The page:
Science Assessment in a Playful Gaming Environment

Can assessment be more embedded? Can it be more exciting? Or more flexible? In November 2023, the Northwest Evaluation Association (NWEA) unveiled a 3D digital assessment on the Roblox gaming platform that determines how well middle schoolers have learned, and can apply, Newton’s Second Law of Motion.

The game, called Distance Dash, requires two students to work together to launch vehicles of different sizes and payloads. Their goal is to get both vehicles to the finish line in perfect sync.

To start, each student chooses a skateboard, bicycle, grocery cart, or automobile. Then they load their vehicles with different items and collaboratively fine-tune the forces placed on them. The entire time, the game covertly measures several objectives, including whether students understand the principles of acceleration and are able to apply optimal force.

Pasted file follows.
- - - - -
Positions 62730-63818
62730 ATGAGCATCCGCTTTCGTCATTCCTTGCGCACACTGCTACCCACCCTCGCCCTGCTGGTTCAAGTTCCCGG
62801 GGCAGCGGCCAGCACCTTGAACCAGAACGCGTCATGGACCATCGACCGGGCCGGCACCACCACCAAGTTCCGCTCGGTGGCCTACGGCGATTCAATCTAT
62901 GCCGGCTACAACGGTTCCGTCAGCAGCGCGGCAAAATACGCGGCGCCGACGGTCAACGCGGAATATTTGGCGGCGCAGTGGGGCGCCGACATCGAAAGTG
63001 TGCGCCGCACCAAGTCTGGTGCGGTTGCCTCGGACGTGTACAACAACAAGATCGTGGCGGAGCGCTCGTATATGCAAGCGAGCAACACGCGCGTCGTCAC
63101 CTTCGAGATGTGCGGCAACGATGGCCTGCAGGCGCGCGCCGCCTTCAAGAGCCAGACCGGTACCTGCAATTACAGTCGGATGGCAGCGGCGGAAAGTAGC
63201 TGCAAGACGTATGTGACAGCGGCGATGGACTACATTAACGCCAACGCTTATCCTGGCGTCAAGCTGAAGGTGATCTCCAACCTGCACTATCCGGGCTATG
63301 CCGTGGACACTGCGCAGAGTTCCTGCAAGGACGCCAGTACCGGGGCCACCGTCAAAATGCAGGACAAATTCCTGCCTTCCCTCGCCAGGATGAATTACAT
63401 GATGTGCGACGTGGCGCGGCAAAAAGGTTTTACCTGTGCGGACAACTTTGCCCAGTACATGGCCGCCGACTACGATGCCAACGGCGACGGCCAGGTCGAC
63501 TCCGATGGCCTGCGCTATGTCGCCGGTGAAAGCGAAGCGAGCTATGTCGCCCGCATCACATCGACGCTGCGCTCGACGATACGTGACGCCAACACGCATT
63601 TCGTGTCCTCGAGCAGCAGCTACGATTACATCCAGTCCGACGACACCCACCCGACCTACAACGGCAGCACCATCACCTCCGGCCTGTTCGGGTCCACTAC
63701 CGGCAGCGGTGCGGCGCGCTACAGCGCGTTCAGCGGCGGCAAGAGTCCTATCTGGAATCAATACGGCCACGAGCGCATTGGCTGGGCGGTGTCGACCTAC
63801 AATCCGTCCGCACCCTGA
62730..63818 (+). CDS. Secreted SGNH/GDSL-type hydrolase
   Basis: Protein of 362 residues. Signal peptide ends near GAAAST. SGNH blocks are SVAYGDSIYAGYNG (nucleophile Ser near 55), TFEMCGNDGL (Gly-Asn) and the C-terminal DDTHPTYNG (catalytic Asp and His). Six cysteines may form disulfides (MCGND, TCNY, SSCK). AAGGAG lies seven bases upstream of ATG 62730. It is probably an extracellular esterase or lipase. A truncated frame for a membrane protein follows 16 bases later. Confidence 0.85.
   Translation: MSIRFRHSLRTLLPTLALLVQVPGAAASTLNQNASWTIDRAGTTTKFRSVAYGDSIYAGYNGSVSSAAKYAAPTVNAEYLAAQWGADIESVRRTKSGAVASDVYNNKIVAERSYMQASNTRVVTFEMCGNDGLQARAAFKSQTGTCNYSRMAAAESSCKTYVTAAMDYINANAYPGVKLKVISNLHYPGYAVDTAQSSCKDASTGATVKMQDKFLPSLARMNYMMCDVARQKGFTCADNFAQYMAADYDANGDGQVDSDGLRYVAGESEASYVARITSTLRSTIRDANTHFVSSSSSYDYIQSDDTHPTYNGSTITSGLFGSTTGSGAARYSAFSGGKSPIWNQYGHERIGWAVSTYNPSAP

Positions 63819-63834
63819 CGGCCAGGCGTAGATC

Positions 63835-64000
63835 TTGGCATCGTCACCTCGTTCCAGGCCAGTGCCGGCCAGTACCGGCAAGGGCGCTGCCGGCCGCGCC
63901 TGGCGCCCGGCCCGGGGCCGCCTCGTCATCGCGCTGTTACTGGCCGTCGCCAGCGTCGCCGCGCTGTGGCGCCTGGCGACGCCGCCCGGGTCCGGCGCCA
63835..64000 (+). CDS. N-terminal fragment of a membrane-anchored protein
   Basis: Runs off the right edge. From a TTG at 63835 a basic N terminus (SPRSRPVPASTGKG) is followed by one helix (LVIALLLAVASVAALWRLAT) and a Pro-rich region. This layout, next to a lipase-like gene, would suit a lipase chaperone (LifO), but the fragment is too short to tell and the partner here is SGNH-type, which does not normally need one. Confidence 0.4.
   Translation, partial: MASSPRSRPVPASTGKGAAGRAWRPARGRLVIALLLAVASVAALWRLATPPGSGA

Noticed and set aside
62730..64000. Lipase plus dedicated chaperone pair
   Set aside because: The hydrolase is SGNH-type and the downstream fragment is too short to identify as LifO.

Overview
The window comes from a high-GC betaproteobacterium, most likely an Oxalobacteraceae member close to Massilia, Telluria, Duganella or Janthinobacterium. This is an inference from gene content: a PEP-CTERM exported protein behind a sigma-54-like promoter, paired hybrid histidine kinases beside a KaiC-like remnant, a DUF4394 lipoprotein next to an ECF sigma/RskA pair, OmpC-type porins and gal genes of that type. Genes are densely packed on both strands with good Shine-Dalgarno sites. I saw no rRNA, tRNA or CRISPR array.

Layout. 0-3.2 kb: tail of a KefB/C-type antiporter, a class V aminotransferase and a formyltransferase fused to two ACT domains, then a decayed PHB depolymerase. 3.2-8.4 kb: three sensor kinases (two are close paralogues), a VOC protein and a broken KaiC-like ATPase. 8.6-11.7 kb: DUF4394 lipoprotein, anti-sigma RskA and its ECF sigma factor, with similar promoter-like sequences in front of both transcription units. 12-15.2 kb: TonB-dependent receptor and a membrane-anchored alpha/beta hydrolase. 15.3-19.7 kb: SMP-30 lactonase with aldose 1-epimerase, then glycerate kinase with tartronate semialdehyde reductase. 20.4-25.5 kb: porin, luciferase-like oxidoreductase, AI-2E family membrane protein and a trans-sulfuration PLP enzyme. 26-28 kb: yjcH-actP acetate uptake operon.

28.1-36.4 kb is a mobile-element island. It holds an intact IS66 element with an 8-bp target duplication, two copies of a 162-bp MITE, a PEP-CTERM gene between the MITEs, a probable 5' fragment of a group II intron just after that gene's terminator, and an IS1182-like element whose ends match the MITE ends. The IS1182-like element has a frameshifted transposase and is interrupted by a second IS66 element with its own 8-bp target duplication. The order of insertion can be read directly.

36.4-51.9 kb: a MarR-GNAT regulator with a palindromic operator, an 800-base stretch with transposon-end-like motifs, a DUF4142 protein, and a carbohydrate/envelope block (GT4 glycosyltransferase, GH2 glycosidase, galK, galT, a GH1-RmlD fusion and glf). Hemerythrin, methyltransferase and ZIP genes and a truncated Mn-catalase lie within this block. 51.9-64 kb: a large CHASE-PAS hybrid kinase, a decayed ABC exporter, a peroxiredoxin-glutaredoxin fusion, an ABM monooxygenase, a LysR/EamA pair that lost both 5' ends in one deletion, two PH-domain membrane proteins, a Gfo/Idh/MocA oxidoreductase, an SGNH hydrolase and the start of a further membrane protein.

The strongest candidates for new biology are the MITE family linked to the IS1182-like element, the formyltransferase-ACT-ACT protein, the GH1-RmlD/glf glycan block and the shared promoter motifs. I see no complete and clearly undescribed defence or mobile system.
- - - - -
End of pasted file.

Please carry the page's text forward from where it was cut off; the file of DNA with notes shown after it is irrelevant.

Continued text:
The assessment grew out of the Next Generation Science Standards, which require students to analyze and interpret data and understand patterns. Distance Dash is representative of the kind of team-based problem solving that scientists do when they are working through a physics problem in real life.

Plus: Another development in assessment took place in 2022, when the Organization for Economic Co-operation and Development (OECD) assessed creative thinking of 15-year-old students in more than 60 countries via the PISA Creative Thinking assessment. This measure boasts interactive items that allow students to produce a visual artifact with a digital design tool rather than construct a written response or choose a single correct answer. The PISA assessment’s open-ended tasks have multiple correct responses. The worldwide launch of the PISA 2022 Creative Thinking assessment will occur in 2024.

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